Q&A: Health inequity hit home early for woman physician leader

Jennifer Lubell , Contributing News Writer

Suja Mathew, MD, had a first glimpse of health inequities in medicine as a teenager, when her father became ill and needed cardiac surgery.

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Although successful, the months after his surgery were difficult for her working-class immigrant family. The bills for his care wiped out most of their funds, she explained. “We had insurance as a family. But at that time, the patient was still responsible for a significant cost share,” said Dr. Mathew, whose family hails from South India.

AMA member Suja Mathew, MD
AMA member Suja Mathew, MD

Accompanying her father on visits to see his cardiologist and other doctors, she was struck by the differences of care in certain health care environments. “This was years ago, long before everyone was talking about health equity or social determinants of health,” she said. The experience encouraged her to work toward a medical degree.

“It made me want to become a physician myself and address health equities,” said Dr. Mathew, executive vice president and chief clinical officer at Atlantic Health System in Morristown, New Jersey. Atlantic Health System is a member of the AMA Health System Program, which provides enterprise solutions to equip leadership, physicians and care teams with resources to help drive the future of medicine.

She has since built her medical career on addressing social determinants of health while mentoring her younger colleagues.

Mentoring and coaching is one of her favorite things to do. “I'm a medical educator at heart,” said Dr. Mathew, an AMA member. “I love to see people grow around me and I absolutely delight in the success of the folks whom I have mentored and coached.” The newly elected member of the AMA Council on Medical Education has coached doctors on how to create a culture of well-being in practices and improve leadership communication during times of stress, a topic that’s been especially relevant during COVID-19.

To celebrate Women in Medicine Month this September, Dr. Mathew spoke about the vital role of networking and coaching in building professional satisfaction for women, offering a preview of her own efforts to establish a network for South Asian women physicians.

AMA: You recently transitioned from chair of medicine at Cook County Health in Chicago to chief clinical officer and executive vice president at Atlantic Health System. How has that change been for you?

Dr. Mathew: It's been a wonderful opportunity. As I reflect on how my life has changed over the last five or six months, it's remarkable how comfortable I feel in this new position, given that it’s  a new organization, a new city, a new part of the country. It’s been a smooth transition.

AMA: What made you decide to make the change?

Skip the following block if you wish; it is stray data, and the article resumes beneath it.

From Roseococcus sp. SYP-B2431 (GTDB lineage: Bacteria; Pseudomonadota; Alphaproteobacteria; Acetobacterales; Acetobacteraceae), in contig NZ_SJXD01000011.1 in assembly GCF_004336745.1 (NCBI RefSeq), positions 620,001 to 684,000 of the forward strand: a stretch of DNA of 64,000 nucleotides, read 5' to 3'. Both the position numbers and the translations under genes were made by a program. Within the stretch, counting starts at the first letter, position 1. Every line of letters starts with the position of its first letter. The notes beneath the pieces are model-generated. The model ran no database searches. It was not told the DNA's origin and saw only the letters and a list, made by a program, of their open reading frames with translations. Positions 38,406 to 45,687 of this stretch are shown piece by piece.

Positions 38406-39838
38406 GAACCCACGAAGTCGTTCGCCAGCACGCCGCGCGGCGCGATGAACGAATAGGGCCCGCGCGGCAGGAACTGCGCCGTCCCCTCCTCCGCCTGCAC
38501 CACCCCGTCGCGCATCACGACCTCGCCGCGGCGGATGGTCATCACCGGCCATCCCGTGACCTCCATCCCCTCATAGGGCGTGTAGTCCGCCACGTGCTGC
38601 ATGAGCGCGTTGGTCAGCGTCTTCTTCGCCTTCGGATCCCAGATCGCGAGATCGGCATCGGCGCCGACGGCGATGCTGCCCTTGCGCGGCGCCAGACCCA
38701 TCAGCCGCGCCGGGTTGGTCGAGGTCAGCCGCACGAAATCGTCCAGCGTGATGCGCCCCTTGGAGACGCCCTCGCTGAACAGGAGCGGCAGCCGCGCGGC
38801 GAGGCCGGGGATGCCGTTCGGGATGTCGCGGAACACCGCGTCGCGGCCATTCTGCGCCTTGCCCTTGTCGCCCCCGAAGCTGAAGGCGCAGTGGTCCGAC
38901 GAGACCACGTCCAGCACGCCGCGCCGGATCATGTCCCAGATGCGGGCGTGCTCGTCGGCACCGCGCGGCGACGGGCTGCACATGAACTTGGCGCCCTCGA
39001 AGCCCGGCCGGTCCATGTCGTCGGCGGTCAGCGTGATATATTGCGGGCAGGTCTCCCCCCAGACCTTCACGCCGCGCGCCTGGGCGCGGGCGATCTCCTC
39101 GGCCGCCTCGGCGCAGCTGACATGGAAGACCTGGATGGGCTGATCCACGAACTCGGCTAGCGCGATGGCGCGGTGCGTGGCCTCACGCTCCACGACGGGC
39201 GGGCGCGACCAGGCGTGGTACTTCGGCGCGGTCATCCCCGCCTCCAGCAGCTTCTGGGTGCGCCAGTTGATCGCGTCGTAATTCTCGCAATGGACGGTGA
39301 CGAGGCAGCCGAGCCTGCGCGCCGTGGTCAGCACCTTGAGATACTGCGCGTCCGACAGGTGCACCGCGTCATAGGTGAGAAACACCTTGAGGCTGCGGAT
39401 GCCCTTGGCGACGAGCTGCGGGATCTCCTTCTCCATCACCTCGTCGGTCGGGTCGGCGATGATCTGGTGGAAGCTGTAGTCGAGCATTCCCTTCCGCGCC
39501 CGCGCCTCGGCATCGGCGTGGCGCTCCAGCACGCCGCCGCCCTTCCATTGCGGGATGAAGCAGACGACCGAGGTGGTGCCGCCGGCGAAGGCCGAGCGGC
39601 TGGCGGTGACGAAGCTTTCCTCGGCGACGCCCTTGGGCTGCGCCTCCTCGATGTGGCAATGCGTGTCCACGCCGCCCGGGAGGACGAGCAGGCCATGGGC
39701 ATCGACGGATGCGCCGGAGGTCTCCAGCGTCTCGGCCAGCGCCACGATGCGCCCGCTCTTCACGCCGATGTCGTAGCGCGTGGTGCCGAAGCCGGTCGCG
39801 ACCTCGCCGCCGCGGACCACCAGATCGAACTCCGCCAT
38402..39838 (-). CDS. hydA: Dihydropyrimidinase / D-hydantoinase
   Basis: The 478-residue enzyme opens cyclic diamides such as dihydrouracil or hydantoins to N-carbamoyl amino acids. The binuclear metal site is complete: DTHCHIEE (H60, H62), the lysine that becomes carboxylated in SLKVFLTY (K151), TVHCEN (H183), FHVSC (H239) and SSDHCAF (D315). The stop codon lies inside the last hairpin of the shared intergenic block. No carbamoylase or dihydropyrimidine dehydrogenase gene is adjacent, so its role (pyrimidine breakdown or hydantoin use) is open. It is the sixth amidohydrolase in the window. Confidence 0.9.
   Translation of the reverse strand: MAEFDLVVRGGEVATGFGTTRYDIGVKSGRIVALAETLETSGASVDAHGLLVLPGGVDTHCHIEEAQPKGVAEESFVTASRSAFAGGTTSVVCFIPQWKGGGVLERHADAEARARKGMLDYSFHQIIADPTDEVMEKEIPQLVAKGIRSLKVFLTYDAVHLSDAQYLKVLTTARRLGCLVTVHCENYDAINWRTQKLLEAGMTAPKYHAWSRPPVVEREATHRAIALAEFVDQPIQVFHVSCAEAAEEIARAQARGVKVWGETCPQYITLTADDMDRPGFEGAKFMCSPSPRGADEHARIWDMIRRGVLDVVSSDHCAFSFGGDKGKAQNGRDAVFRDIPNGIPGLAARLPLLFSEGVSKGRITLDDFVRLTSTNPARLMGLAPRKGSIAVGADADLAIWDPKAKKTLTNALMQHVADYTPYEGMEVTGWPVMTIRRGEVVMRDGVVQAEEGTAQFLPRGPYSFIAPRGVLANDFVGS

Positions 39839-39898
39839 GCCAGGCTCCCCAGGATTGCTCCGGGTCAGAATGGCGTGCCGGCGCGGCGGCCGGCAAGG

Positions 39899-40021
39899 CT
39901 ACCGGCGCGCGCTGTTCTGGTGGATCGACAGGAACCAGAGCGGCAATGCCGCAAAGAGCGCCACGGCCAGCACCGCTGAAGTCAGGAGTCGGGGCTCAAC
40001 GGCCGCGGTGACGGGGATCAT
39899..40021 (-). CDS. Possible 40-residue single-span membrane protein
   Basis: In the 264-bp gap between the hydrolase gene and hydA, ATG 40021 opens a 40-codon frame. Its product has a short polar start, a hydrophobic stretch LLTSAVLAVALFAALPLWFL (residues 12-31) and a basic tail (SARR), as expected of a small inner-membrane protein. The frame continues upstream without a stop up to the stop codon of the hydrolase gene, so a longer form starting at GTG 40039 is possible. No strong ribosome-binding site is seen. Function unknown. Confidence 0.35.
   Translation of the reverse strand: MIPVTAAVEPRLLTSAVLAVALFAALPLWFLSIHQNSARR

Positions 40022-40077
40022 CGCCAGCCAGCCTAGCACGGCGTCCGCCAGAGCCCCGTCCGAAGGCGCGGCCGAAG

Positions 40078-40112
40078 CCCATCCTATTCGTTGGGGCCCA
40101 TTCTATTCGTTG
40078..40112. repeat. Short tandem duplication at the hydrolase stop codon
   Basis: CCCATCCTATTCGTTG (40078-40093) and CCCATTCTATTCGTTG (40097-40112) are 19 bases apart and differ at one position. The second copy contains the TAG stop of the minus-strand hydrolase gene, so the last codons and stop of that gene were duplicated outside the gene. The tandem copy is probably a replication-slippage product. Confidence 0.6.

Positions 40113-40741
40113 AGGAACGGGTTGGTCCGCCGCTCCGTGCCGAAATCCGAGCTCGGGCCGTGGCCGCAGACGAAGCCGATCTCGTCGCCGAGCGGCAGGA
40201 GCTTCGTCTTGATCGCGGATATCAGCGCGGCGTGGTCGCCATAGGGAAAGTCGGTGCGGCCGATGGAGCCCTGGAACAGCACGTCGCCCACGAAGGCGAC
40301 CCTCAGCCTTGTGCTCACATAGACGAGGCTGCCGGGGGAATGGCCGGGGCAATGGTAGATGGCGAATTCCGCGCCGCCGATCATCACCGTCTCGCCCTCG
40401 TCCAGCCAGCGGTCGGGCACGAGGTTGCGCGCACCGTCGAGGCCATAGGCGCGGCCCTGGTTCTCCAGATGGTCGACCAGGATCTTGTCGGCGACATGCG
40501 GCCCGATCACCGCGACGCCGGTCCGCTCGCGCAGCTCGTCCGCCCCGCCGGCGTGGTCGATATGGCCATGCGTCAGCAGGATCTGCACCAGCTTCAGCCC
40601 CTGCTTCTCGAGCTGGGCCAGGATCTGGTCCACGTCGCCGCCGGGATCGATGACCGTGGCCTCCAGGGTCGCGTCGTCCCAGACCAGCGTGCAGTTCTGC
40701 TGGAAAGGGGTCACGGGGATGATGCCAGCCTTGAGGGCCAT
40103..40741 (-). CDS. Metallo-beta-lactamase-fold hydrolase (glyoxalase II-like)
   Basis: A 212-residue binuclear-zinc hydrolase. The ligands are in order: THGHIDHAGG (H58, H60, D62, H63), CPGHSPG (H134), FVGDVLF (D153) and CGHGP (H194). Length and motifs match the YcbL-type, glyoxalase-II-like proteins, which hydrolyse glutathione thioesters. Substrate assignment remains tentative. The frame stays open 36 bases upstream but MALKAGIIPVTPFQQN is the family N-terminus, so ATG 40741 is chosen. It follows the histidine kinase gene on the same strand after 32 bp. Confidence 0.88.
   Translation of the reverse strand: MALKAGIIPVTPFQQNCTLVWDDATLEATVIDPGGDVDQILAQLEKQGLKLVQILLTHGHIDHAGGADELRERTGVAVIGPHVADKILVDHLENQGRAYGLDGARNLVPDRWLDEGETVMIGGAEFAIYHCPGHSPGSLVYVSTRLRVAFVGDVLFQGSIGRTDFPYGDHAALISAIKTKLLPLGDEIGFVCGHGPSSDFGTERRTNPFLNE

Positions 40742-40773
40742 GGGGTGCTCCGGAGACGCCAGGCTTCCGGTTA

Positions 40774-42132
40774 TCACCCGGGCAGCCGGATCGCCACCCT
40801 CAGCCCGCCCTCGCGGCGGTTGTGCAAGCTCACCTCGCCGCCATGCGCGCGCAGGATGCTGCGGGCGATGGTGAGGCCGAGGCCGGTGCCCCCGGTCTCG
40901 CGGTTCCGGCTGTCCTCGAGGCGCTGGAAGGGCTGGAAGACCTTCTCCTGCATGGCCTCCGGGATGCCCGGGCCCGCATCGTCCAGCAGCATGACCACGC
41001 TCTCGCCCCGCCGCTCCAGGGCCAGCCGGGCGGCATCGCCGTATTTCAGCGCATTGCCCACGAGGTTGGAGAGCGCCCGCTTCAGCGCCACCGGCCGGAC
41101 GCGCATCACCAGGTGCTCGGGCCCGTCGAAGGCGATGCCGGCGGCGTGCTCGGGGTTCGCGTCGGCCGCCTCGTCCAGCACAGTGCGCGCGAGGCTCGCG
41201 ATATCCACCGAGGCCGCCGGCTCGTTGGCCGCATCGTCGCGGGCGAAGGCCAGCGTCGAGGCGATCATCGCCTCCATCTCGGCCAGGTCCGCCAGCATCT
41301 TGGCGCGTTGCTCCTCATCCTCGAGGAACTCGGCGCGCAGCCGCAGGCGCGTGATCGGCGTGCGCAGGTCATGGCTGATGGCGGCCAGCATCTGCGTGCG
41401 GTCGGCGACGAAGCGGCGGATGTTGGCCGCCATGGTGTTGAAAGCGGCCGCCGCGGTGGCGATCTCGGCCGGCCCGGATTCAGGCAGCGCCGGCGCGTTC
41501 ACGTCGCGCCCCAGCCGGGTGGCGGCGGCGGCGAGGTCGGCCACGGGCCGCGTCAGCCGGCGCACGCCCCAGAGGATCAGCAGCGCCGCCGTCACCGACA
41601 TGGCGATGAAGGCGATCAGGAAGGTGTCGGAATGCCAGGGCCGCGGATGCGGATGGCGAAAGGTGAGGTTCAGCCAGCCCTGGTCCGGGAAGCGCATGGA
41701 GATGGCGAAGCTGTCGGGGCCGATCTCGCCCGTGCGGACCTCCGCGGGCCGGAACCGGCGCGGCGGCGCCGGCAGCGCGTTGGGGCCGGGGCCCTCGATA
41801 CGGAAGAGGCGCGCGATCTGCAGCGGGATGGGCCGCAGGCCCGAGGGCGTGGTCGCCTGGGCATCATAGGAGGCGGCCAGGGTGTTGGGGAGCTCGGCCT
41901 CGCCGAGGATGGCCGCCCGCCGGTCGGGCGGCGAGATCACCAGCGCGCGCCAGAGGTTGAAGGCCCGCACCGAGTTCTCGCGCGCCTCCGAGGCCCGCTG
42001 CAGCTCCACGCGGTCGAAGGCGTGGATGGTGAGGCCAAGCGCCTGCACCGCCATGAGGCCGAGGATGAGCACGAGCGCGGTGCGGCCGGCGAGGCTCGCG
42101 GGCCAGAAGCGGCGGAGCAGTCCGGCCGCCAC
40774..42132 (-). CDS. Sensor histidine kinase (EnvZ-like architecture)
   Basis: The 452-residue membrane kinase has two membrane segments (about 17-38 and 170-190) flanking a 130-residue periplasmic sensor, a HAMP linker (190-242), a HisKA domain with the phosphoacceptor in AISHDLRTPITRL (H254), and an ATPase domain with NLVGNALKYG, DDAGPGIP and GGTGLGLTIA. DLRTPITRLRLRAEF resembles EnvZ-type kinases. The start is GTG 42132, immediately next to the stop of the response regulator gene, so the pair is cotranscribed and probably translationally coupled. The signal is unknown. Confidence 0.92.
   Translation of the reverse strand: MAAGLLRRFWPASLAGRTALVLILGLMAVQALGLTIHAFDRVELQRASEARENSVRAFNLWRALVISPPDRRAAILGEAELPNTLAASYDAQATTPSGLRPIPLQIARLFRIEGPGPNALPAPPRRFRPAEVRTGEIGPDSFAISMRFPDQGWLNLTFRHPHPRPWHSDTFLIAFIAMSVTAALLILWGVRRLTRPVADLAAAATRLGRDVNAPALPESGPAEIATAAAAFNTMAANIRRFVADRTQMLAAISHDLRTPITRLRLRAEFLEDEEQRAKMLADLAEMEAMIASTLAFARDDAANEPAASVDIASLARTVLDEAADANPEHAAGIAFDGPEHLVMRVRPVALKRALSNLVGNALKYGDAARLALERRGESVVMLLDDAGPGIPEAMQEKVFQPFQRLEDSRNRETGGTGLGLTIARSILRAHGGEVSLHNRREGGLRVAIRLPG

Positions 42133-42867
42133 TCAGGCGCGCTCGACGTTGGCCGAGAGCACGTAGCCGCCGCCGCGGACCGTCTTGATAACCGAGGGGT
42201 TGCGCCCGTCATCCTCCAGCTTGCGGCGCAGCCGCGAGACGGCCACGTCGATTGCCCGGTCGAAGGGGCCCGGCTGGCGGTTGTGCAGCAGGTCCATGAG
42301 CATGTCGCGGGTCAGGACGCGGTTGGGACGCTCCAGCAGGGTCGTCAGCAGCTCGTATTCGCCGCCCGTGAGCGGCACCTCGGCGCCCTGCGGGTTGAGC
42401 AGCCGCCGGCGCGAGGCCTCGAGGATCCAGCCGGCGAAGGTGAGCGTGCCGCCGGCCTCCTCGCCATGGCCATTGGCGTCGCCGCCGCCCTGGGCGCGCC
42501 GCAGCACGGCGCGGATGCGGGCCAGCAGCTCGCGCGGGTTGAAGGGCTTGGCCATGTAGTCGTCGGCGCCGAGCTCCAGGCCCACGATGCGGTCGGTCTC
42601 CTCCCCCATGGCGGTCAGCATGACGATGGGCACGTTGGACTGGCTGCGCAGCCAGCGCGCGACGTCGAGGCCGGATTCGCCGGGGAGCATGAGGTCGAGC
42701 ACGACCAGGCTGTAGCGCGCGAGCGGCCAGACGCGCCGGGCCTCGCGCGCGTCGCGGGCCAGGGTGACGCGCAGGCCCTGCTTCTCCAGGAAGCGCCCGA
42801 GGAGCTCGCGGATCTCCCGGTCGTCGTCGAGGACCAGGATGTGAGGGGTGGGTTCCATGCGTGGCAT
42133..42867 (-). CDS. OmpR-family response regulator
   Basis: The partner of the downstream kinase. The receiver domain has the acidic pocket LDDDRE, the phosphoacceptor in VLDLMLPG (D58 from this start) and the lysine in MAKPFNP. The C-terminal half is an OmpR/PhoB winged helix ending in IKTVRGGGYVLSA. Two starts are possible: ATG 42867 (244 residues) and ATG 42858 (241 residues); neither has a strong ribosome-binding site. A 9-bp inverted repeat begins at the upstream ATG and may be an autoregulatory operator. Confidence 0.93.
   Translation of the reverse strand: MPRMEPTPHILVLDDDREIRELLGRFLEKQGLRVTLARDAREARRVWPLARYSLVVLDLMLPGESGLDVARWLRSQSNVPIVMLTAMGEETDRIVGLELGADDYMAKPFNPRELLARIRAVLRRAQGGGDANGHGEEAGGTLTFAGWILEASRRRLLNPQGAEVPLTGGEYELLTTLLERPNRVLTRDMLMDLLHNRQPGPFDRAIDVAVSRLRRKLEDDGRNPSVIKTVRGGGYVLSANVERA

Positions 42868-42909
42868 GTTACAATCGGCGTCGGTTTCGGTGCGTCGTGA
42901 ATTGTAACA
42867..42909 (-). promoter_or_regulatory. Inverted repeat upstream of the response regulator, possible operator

Dr. Mathew: I spent 22 years providing care and leadership that was very meaningful to me at Cook County Health. I had the opportunity to meet Brian Gragnolati, Atlantic Health's CEO, at a meeting and really connected around his vision for his organization. It was a great opportunity to join a real first-class organization that's committed to patients and committed to providing the best possible care to our communities.

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AMA: As a woman physician and leader, how might this new role help pave a way for other women physicians?

Dr. Mathew: I think any leadership role I take, whether it’s this one or in other spheres that I operate in, helps open opportunities for other women. As much as I can be successful and good at what I do, it creates opportunities for others. I have brought and will continue to bring certain principles to my style of leadership.

This includes a commitment to individuals from underrepresented demographics in health care—health care leadership particularly—women being one of those groups. I certainly would expect that they will not only look to me as an example of what they may accomplish, but also look to me as a supporter and an advocate for their needs.

AMA: Every September, the AMA celebrates women physicians, residents and students during Women in Medicine Month. The theme of this year’s campaign is “leading with purpose.” Talk a bit about how that plays out in your career and advocacy as a woman physician.

Dr. Mathew: My purpose around health care and medicine comes from a very personal place. I experienced health care at the side of my parents, both of whom needed a lot of health care during my teenage years. Particularly, the experiences of my father helped shape how I see medicine and the role of health care in furthering communities with an eye to health equity.

When I see a patient, I remind myself that this patient is somebody's father or somebody's sister, or somebody's important, loved one and we need to make sure that person feels exactly that—and that we give care that we would want for that loved one of ours, like the care that I wanted for my father. That's what I strive to give to my patients.